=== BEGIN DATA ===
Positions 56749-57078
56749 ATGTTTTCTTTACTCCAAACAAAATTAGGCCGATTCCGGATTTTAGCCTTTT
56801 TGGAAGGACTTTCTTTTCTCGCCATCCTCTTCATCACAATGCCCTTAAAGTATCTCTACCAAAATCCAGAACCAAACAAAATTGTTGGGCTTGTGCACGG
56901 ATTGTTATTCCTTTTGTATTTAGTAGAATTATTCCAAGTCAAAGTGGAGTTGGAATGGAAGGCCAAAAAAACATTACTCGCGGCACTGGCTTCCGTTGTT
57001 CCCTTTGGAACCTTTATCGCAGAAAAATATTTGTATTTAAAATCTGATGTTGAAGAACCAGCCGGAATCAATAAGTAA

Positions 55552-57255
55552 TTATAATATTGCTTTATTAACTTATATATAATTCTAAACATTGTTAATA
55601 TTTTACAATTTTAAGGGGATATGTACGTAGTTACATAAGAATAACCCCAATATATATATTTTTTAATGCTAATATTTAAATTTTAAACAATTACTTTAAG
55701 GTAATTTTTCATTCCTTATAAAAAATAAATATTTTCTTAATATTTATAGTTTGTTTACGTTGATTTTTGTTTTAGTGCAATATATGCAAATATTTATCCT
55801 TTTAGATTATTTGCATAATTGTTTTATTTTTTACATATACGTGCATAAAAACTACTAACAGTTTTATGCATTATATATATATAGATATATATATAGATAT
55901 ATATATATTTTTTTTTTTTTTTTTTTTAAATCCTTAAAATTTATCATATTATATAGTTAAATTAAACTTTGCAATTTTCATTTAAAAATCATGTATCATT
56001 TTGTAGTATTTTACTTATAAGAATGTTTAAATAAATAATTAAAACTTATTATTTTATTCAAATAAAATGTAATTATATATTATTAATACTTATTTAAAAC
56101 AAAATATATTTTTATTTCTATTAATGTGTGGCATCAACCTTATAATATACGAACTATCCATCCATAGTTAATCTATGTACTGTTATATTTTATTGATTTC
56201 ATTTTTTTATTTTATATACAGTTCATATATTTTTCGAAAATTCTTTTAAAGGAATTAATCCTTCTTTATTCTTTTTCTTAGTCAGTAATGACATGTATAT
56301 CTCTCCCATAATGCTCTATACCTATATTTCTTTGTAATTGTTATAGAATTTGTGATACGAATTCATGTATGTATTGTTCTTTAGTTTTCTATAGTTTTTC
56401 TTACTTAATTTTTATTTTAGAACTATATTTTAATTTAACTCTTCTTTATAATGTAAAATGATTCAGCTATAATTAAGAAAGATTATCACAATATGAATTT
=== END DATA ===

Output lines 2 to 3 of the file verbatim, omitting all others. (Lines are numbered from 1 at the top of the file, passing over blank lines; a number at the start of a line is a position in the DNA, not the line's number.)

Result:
56749 ATGTTTTCTTTACTCCAAACAAAATTAGGCCGATTCCGGATTTTAGCCTTTT
56801 TGGAAGGACTTTCTTTTCTCGCCATCCTCTTCATCACAATGCCCTTAAAGTATCTCTACCAAAATCCAGAACCAAACAAAATTGTTGGGCTTGTGCACGG